Plant Pathology Department, University of Florida, Gainesville 32611
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Accepted for publication 1 August 1997.
The highly virulent African strains of Xanthomonas campestris pv. malvacearum are quarantined pathogens in the United States and can evade or overcome all commercially utilized resistance (R) genes in cotton grown in the United States including the entire set of host differential lines used to distinguish 19 races of the pathogen. Nevertheless, the African strains carry multiple DNA fragments that strongly hybridize with members of the Xanthomonas avirulence (avr)/pathogenicity (pth) gene family. Since all previously tested members of the gene family confer avirulence against one or more R genes in cotton, strains carrying multiple members might not be expected to evade so many different R genes. The hybridizing DNA fragments were cloned from African strain XcmN and found to confer water-soaking ability to a nearly asymptomatic mutant strain of the pathogen. Restriction mapping, Southern hybridization, and DNA sequencing of the cloned fragments from XcmN were used to identify two water-soaking genes, pthN and pthN2, as new members of the Xanthomonas avr/pth gene family. The complete DNA sequence of pthN was obtained, and it is >94% identical with all other sequenced members of the gene family. Gene fusions of pthN with avrb6 (another family member) and other experiments revealed that the ability of African strain XcmN to water-soak cotton and avoid recognition by commercially used cotton R genes is determined by the specific repeats of multiple functional members of the Xanthomonas avr/pth gene family.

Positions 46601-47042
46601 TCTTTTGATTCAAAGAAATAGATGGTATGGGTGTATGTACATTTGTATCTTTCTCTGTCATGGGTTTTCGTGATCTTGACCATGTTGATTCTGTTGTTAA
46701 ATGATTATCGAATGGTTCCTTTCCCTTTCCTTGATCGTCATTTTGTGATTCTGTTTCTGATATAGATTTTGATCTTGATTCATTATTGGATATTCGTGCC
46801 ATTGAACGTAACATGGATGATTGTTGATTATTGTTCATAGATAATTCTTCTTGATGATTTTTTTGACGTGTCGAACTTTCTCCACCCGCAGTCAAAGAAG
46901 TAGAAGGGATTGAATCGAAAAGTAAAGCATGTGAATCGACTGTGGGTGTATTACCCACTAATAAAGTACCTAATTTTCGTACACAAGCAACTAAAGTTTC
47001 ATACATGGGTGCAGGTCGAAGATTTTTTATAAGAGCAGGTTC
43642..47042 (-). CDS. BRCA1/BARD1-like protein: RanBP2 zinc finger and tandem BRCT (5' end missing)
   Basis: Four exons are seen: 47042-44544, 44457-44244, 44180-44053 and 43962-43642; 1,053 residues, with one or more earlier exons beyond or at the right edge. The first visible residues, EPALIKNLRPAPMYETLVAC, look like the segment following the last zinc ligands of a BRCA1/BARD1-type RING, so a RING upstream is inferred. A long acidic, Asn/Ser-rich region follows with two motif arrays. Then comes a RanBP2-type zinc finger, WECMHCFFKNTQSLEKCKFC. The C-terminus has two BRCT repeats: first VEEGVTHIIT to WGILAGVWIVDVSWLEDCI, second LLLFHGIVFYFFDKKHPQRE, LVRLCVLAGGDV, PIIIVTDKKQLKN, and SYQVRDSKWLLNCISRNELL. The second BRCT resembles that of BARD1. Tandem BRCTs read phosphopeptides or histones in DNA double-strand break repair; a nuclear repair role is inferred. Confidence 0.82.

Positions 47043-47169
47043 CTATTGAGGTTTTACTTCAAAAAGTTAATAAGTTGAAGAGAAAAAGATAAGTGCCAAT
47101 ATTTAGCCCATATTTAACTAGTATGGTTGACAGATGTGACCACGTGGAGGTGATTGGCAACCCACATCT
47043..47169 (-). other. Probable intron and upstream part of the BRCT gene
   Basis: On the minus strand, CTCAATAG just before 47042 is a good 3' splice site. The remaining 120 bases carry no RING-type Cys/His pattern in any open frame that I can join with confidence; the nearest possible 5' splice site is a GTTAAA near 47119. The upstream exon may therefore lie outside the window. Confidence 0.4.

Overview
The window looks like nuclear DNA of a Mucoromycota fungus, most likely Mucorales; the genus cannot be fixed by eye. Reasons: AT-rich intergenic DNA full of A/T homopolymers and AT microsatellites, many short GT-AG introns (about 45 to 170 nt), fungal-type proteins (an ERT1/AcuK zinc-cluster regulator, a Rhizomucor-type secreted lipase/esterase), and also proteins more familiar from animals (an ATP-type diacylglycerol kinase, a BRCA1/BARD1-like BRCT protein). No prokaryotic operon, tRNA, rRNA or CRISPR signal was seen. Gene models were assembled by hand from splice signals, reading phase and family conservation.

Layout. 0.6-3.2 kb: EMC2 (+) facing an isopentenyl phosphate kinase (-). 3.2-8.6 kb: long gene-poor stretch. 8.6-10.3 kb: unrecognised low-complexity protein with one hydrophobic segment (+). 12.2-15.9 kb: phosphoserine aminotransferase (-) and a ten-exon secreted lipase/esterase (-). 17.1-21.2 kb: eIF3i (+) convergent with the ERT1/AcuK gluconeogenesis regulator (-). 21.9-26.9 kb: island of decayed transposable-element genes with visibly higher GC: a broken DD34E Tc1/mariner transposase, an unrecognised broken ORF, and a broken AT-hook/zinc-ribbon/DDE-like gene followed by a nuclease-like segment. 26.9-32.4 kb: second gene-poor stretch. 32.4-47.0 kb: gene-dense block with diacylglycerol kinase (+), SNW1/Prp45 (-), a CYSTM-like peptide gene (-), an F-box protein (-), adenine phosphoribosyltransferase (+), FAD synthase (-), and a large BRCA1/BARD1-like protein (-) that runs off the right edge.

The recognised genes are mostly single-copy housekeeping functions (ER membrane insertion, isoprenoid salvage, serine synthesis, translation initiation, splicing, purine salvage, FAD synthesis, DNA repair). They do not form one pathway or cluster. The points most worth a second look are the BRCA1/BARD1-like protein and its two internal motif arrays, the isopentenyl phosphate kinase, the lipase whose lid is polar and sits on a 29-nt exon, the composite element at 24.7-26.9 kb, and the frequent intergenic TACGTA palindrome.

© 1997 The American Phytopathological Society